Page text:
The Engineering Coastal Resilience Through Hybrid Reef Restoration, or ECoREEF, project is one example of the University’s major efforts to protect coastlines from sea level rise and storm surge as well as to restore coral reefs. As part of that project, a team of scientists from the College of Engineering and Rosenstiel School of Marine, Atmospheric, and Earth Science recently sunk 27 interlocking concrete structures to form two hybrid reef units 1,000 feet offshore of North Beach Oceanside Park, at the northern edge of Miami Beach.
Equitable Solutions to Climate Change’s Impacts
Researchers and public health scientists at the symposium agreed that curbing the negative health impacts of climate change is critical. But solutions must be equitable and “meet the needs of all people, not just some,” Gwen Collman, Ph.D., director of the Office of Scientific Coordination, Planning, and Evaluation at the National Institute of Environmental Health Sciences, cautioned in her keynote address.
“This symposium is much more than informing about the problem. It’s about solutions,” said Naresh Kumar, Ph.D., professor of public health sciences at the Miller School, who came up with the idea for the conference and has taken the lead in organizing it every year since it started.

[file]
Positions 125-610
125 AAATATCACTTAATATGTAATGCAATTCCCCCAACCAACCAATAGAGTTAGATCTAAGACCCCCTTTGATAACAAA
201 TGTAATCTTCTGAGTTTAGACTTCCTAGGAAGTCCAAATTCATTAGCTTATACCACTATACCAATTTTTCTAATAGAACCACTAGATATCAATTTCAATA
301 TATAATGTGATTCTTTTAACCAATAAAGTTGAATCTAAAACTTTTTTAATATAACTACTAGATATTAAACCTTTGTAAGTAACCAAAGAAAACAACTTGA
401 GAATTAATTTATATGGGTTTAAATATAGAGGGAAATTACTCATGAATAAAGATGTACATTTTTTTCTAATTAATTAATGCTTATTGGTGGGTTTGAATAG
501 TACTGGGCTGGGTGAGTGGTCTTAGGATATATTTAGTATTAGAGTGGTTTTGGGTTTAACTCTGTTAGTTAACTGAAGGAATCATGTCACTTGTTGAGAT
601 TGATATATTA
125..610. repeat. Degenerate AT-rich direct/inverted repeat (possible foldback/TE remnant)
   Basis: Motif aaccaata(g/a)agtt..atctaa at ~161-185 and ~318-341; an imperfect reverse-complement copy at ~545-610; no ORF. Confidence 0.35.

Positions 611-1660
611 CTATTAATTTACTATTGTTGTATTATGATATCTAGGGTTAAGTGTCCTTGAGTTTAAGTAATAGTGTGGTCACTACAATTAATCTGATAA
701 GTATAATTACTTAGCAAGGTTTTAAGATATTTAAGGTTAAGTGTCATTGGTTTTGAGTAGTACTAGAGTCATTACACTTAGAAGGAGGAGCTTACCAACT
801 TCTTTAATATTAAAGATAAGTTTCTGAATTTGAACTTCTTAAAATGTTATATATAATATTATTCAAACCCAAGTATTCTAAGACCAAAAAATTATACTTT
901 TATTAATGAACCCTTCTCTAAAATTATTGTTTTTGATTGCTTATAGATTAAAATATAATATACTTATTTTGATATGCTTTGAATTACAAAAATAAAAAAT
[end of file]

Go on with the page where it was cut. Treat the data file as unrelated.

Noting that the Pediatric Mobile Clinic she leads was created in response to Hurricane Andrew more than 30 years ago, Dr. Gwynn said the 38-foot van, which includes telehealth capabilities in all its exam rooms, continues to provide much-needed health care to children in communities disproportionately impacted by climate change.
“When we are in a disaster, we are well equipped to handle any type of basic medical condition in children,” Dr. Gwynn said. “And we’re always going to be at the table to provide mobile health care in times of crisis and disaster.”
About 50 research projects on the impacts of the climate crisis were featured at the event, with faculty members and students on hand to explain and answer questions about their work.